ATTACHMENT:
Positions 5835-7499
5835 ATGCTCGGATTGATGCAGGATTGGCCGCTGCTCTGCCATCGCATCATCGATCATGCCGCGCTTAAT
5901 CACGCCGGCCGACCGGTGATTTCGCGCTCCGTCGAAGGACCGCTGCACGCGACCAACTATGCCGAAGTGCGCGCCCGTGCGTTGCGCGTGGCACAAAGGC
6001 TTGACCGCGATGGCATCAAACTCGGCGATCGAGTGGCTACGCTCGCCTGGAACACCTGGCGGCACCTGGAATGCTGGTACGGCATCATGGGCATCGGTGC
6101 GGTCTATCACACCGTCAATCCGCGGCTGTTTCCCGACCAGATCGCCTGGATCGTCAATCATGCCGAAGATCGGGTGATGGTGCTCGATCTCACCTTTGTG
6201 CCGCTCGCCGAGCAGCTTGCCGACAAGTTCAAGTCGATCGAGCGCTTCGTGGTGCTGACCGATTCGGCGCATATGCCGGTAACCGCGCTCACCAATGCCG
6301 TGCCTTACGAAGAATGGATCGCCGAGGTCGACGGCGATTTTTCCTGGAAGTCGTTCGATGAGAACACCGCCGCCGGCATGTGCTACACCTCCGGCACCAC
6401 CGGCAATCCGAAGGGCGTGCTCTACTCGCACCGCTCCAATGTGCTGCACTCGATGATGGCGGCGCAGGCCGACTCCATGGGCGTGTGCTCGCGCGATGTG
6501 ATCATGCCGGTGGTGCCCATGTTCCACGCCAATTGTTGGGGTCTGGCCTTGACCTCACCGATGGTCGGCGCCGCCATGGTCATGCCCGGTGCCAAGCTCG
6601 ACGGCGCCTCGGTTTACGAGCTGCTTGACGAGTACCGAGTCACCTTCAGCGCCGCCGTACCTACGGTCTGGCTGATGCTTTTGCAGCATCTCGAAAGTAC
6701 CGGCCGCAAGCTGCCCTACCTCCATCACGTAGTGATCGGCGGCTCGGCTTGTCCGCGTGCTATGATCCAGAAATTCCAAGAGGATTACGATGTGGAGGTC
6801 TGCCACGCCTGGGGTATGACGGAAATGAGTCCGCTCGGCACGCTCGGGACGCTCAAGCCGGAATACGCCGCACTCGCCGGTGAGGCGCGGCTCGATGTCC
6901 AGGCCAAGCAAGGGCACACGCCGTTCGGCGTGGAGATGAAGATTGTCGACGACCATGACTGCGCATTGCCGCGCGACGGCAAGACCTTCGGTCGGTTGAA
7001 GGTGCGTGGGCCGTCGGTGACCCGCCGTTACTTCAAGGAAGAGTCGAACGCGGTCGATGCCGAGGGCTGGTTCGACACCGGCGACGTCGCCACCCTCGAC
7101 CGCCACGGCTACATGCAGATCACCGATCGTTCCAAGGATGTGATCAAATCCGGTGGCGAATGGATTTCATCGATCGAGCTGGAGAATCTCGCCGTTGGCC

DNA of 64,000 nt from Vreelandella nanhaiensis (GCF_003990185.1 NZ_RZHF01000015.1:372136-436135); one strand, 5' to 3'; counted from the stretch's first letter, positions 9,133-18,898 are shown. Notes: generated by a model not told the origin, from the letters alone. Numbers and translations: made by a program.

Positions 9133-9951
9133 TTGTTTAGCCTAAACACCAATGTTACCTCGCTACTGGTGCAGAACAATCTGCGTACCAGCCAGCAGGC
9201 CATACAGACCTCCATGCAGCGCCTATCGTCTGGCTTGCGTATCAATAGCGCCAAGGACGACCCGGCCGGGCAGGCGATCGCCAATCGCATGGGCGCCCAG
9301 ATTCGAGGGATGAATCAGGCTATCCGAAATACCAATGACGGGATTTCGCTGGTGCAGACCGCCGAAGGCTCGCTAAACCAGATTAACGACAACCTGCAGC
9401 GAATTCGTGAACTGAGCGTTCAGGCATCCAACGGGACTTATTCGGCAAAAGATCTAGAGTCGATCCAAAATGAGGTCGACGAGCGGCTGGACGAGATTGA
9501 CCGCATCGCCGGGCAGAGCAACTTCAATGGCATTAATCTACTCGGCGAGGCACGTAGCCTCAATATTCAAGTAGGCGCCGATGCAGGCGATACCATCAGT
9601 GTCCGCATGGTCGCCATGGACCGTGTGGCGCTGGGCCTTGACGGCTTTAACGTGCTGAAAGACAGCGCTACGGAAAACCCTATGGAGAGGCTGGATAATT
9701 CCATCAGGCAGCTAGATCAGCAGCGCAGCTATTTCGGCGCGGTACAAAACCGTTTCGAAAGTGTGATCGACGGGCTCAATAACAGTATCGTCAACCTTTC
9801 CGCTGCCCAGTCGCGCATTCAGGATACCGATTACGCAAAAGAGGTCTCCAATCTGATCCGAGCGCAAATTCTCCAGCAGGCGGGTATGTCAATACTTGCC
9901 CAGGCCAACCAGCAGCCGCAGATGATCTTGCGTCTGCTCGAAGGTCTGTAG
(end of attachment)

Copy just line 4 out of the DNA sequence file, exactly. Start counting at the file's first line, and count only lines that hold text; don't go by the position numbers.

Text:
6001 TTGACCGCGATGGCATCAAACTCGGCGATCGAGTGGCTACGCTCGCCTGGAACACCTGGCGGCACCTGGAATGCTGGTACGGCATCATGGGCATCGGTGC